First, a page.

Former head of the Nigerian Stock Exchange (NSE), Ndidi Okereke-Onyuike, led a debilitating era of broad financial abuses and violations of processes, which in large part accounted for the capital market crash that cost investors billions of life savings and funds, Director General, Security and Exchange Commission (SEC), Arunma Oteh, said on Monday.
Under Mrs. Okereke-Onyuike, particularly between 2006 and 2008, Ms. Oteh told the House of Representatives Committee on Capital Market investigating the near collapse of the sector that the market was characterized by financial slimmings, misappropriations, false accounting, misrepresentations, and questionable transactions.
The former Director General of the NSE was removed in August 2010 following the appointment of Ms. Oteh. But the violations perpetrated under her tenure, many of them reportedly in connivance with commercial banks, continue to haunt the nation’s capital market today, the SEC boss said.
“The extent and nature of the market abuses carried out between 2006 and 2008 are the primary reasons for the continuation of the investor apathy that we see today,” Ms. Oteh said.
The SEC DG resumed testimony before the House panel on Monday after a botched hearing that was suspended in March following the controversial N41million bribery allegation between the SEC boss and former members of the House capital market committee.
Under a new leadership led by Ibrahim El-Sudi, the committee pledged to adhere to only the details of the how the capital market operated over the years, with exchanges with Ms. Oteh lasting several hours into late evening to shed light into the abuses that allegedly perpetrated at the NSE.
Ms. Oteh herself provided no satisfactory answers when accused by the lawmakers of causing heavy loss of investors’ funds by handing over the mediation duty of the regulatory commission to the Investment and Security Tribunal (IST) resulting in delayed treatment of complaints, while in many cases, grievances received no attention.
Again, the SEC boss did not explain why more than 260 individuals and organizations indicted by the commission as having perpetrated violations under her predecessor are yet to be prosecuted.
Recalling some of the monumental fraud that took place at the Stock Exchange under Mrs. Onyuike-Okereke’s tenure, Mrs. Oteh said the NSE bought a yacht for N37million and wrote down the book value within one year by recognizing it in the books as a gift presented during its 2008 Long Service Award (LSA), without any records of the beneficiary till date.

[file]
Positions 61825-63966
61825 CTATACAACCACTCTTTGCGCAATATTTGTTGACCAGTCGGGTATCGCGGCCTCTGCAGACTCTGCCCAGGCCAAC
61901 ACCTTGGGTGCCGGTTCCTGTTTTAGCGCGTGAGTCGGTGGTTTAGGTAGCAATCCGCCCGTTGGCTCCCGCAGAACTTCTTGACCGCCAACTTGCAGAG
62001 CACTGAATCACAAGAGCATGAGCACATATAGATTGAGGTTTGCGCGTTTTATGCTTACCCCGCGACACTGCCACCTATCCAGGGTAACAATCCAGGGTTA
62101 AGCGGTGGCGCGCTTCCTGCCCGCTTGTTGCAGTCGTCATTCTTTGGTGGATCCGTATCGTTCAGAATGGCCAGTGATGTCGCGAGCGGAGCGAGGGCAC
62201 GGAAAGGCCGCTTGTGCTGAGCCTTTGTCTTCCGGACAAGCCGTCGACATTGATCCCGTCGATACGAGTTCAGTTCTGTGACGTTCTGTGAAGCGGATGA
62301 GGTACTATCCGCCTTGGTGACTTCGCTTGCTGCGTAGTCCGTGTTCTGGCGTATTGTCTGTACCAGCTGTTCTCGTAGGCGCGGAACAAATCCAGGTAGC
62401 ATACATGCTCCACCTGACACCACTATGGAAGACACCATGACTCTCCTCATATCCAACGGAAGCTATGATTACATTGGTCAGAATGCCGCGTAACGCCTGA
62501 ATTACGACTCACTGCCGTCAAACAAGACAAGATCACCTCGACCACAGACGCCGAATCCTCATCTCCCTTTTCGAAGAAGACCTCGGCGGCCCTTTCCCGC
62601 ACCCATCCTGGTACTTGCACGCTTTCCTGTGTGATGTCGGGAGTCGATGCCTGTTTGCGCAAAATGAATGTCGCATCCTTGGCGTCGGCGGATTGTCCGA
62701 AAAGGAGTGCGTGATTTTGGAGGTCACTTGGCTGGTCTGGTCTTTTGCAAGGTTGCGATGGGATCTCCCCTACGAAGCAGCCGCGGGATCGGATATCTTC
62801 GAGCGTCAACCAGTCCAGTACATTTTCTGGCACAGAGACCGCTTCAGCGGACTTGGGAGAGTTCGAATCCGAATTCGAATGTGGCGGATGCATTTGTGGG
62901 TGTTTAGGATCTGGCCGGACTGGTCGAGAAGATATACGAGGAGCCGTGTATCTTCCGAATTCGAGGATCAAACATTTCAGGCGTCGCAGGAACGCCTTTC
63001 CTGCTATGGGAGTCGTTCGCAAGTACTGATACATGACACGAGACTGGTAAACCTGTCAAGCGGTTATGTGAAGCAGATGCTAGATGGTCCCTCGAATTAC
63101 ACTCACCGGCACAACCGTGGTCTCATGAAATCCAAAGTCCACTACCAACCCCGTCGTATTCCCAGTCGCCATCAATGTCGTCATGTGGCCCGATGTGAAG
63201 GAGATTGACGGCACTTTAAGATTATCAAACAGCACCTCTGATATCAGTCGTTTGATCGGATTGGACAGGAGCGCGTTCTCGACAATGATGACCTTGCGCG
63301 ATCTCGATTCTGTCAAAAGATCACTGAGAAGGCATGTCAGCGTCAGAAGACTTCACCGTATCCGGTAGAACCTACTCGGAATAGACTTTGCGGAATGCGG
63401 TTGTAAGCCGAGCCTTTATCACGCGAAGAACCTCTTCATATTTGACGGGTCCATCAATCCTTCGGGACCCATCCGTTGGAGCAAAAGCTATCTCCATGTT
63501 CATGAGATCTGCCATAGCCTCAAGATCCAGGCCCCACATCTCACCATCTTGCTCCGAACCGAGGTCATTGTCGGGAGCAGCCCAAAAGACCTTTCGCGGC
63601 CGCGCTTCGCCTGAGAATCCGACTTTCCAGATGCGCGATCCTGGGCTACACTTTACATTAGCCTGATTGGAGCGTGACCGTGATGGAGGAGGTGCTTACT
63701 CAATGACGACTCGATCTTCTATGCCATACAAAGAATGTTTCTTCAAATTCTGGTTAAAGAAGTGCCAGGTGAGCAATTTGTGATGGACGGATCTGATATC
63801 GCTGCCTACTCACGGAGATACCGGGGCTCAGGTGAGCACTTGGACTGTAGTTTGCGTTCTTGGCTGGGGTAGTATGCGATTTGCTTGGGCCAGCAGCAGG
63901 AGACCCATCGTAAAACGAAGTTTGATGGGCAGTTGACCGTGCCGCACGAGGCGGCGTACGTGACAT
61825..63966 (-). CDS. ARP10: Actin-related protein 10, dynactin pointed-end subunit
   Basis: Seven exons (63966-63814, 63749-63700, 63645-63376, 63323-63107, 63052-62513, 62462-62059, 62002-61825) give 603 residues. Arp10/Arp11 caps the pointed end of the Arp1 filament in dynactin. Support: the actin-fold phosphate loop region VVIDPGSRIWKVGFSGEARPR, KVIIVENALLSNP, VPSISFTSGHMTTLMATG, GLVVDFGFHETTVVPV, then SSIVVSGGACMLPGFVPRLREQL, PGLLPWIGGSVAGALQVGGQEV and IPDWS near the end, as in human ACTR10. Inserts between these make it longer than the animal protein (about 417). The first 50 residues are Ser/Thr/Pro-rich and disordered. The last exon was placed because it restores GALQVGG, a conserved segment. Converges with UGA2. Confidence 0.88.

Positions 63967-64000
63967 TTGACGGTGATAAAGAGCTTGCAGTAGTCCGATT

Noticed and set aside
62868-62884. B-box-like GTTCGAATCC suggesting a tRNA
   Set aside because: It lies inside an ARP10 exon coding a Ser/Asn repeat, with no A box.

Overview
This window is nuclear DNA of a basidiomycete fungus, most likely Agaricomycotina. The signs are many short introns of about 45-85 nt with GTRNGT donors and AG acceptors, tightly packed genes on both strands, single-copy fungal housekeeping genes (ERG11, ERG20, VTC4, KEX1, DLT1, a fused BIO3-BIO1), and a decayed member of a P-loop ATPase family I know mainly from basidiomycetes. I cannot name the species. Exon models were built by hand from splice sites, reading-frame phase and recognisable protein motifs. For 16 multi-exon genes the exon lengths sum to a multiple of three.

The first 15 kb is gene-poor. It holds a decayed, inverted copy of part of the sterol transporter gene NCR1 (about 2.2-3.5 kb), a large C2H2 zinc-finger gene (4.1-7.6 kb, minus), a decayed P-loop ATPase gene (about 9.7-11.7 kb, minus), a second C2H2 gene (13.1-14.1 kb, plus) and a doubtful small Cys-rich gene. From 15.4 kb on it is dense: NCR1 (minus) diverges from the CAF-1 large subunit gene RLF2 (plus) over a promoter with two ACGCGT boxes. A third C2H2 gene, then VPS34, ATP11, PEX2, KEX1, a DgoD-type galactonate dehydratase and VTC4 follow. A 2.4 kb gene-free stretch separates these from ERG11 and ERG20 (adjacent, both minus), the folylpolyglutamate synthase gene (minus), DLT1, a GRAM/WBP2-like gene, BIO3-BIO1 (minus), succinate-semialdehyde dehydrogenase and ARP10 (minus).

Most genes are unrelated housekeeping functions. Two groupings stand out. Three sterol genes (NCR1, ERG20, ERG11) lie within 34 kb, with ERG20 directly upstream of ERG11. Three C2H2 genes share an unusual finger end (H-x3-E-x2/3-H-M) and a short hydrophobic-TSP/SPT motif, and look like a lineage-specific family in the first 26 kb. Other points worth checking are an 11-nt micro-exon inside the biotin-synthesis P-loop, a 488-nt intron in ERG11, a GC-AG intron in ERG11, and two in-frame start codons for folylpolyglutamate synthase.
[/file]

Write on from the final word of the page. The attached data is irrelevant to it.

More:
Besides, she said the Exchange spent about N186million on the purchase of 165 Rolex wrist watches presented as gifts for awardees, out of which only 73 were actually presented to the beneficiaries, while the outstanding 92 watches valued at N99.5million are still unaccounted for.
“These were the kinds of financial imprudence that were perpetrated at the NSE,” she said. “These transactions were routed through companies owned by some senior officers of the Exchange. In 2009, several billions of the year 2008 operational surpluses were distributed to the Council members and employees of the Exchange in violation of Capital market and SEC rules.”
Other fraudulent transactions, Ms. Oteh said, include the reclassification of the sum of N1.3billion originally expended on business travels. Of this sum, N953million was reclassified under “Software Upgrade” and subsequently expended as against being capitalized.
Some of the most shocking abuses were amongst the banks, according to the SEC boss. For instance, Defunct Afribank (presently Mainstreet bank), Afribank Trustees, Afribank Registrars and their Directors, who committed various infractions in share buyback schemes, as well as misrepresentations in the returns to the SEC to prevent detection that the bank funded its public offer.
“Shares owned by 1,258 entities (some fictitious) and individuals were merged into 14 accounts of nine companies, some of which were owned by Afribank and its Directors. These transactions were done outside the floor of the exchange. Falcon Securities, Fidelity Finance and Spring Capital were some of the entities used.
“Between August 2006 and December 2008, the Executive team of Finbank engaged six law firms to incorporate 95 companies and transferred more than 4425 billion of depositors’ funds to nine of these companies, and purchased 2.8 billion units of its own shares against SEC Rules.
“Between June 2007 and December 2008, Intercontinental Bank (now under Access bank), its Directors and principal officers engaged in unlawful share buyback schemes, buying about 3.4 billion units of shares using depositors’ funds. It violated Section 105, 106 and Section 110 of ISA 2007 as well as Section 160 of CAMA and Rule 109b of SEC Rules.
“Then, in 2007, Union Bank borrowed amounts totalling £430.4billion from two foreign investment banks. The funds were transferred to Union Trustees, which in turn transferred the funds to
Falcon Securities. In four days in November 2007, Falcon purchased 620.4million units of shares worth $430.8 billion ahead of a public offer/rights issue.
“In 2007, Falcon Securities carried out 181,088 transactions with respect to Union Bank shares. This drove up the share price of Union Bank stocks from a low of $423.30 in January 2007 to £450.33 in November 2007, in other words, a price appreciation of over 110% within 11 months.
The breaches were uncovered by an investigation ordered by the SEC. When meetings were scheduled to address the issues, Mrs. Okereke-Onyuike, according to Ms Oteh repeatedly refused to attend the meetings.
Mrs. Okereke-Onyuike is expected to appear before the committee Tuesday.